BWW Review: Kathleen Turner Harnesses Her Power in FINDING MY VOICE at Cafe Carlyle
Kathleen Turner is many things, but bashful isn't one of them.
Drawing on the goodwill of her most iconic film roles, quotes from BODY HEAT to SERIAL MOM filled the air amid a dark stage, until Turner herself made her entrance to rapturous cheers.
After performing "Where Or When" (Richard Rodgers/Lorenz Hart), she began to address the crowd before cutting herself off and shrugging, "Yeah, yeah, F it. Let's do it," leading the band (musical director and arranger Mark Janas on piano, Sean Harkness on guitar and Ritt Henn on bass) immediately into a characteristically gravelly rendition of "Let's Fall in Love" (Harold Arlen/Ted Koehler). And if the first number was slightly wobbly, she set the tone with the second, immediately settling into a comfortable groove.
At the May 22 performance of FINDING MY VOICE at Café Carlyle, which runs through June 2, the star marveled at the incredible performers she'd seen in the historic venue, from Barbara Cook to Dixie Carter. Early on, Turner confronted any potential criticism of her own singing abilities, noting that because she wasn't a soprano in her early acting days, she said she acted---but didn't sing---until it became true.
In the end, Turner didn't sing the words so much as act them, making a choice with each and every line. With "Since I Fell for You" (Buddy Johnson), she dipped into the bluesy controlled chaos of her sound, ending verses with an exhale akin to the relief after that first sip of coffee in the morning.
Finding her voice again was clearly the inciting cause for the show, with Turner taking the audience back a few years to when she first decided she would sing onstage. That was when she agreed to do MOTHER COURAGE AND HER CHILDREN in Washington, D.C., calling singing in public the "bravest thing" she's ever done.
From there, Turner revealed---in keeping with cabaret tradition---Janas had insisted she start from the beginning, which in this case meant her childhood. Faux scowling at the musical director while acknowledging the form of cabaret, she cracked, "Let's see how long I follow those f-ing rules." In reality, she hewed fairly closely to them, with the show somewhat resembling a (musical) E! TRUE HOLLYWOOD STORY. It made for a slightly odd choice for a starting point, given the amount of ground she had already covered in terms of both songs and patter.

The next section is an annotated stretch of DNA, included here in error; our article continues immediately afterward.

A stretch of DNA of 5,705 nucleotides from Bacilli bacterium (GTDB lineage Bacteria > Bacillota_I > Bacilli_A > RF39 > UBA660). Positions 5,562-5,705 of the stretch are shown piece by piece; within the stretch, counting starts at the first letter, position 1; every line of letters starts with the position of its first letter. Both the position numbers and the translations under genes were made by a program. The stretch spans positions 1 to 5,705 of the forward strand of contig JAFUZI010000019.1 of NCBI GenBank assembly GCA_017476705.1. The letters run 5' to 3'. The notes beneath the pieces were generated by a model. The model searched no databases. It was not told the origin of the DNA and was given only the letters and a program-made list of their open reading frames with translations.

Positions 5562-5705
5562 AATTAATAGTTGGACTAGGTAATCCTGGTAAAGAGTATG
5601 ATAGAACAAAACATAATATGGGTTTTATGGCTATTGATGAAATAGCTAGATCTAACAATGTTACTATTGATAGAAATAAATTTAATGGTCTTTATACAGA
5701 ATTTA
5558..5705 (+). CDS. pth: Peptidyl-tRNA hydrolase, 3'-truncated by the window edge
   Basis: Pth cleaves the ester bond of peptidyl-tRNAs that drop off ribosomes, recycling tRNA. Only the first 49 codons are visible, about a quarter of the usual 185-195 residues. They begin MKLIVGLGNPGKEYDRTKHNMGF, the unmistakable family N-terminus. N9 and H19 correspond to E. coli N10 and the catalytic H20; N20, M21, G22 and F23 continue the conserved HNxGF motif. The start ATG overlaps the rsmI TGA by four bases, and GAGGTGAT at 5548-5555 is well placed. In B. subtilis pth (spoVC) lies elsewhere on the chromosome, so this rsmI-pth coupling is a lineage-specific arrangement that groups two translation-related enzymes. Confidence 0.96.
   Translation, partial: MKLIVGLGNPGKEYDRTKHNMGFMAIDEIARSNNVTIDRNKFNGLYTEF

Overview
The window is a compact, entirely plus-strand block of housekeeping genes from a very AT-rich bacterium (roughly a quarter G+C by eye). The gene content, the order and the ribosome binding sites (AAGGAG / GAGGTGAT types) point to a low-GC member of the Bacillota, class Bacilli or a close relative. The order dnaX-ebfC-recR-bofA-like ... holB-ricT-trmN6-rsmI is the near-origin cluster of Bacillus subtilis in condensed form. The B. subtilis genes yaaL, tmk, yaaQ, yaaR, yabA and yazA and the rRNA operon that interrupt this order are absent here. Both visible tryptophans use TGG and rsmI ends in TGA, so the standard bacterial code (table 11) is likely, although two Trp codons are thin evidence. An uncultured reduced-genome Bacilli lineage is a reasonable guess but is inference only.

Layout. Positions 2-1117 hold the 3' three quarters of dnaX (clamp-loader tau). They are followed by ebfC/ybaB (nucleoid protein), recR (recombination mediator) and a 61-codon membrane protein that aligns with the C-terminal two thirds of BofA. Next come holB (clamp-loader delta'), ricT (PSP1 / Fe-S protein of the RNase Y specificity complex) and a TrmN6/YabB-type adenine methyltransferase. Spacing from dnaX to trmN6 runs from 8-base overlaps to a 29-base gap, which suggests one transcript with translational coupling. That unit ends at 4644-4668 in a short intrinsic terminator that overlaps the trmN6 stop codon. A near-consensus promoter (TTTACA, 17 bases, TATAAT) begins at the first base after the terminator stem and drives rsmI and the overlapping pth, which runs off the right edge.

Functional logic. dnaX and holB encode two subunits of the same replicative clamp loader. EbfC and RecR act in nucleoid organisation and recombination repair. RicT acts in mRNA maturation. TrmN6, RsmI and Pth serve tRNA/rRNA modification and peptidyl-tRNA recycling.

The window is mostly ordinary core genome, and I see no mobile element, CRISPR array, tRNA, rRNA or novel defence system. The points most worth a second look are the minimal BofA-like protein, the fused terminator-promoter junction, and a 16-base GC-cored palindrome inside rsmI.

But that's only a minor quibble, and from there, the show really began to gel. After that prologue, Turner told tales from her extraordinary early days, traveling from Havana to Caracas to London in her youth, as her father was a member of the diplomatic corps, weaving her way through her acting career and her substantial charitable efforts all the way to the present.
Her stories from Hollywood could've filled a show all on their own. Recalling an instance on PEGGY SUE GOT MARRIED when Francis Ford Coppola wanted to direct from his trailer, she blasts, "Fine, you go direct in your trailer, and I'll go act in mine." And you could've heard a pin drop when she opened up about doing THE GRADUATE in the West End in a theatre next to LADY IN THE VAN, resulting in Turner and Dame Maggie Smith sharing a weekly meal.
The rest of her life was no less interesting. Discussing her work with Planned Parenthood, she began to sing a folk ballad called "In This Town," written for her by Steve Schalchlin and James Freeman, about a clinic worker speaking to a new recruit.
Her rendition of "Live Alone and Like It" (Stephen Sondheim) was incredibly alive, tying into her emotional state after divorce. With no equivocations and, most of all, no guarantees, Turner gave herself a juicy "Rose's Turn" moment, chewing the scenery like nobody's business.
Over and over, the songs converged beautifully with her stories, whether it be "Any Place I Hang My Hat Is Home" (Arlen/Johnny Mercer) to signify her nomadic acting years or "Send In The Clowns" (Sondheim) when she thought rheumatoid arthritis might render her unable to get around without a wheelchair. Vocally, only "On the Street Where You Live" (Frederick Loewe/Alan Jay Lerner)---she sweetly recalled singing for her daughter many years ago---was a bit toothless when sung like a lullaby, failing to deliver on that towering feeling.
But time and time again, Turner proved as brash and funny off-screen as on, whether it was inadvertently insulting Baryshnikov's acting or discussing her masterclasses for college upperclassmen. ("I do not think freshmen and sophomores are ready for me yet.")
Above all else, Turner revealed herself to be someone who has constantly pushed herself: to be nude onstage in her late 40s in THE GRADUATE, refusing to accept disrespect (be it from a director or a script describing a character as "37 but still attractive"), or even singing in public in the first place. That and her considerable talents make it impossible not to root for her.
Kathleen Turner will perform FINDING MY VOICE at the Café Carlyle through June 2, Tuesdays through Saturdays at 8:45 PM. For tickets and information, visit www.rosewoodhotels.com.
Troy Frisby is an entertainment writer and digital news producer based in New York. Follow him on Twitter @TroyFrisby.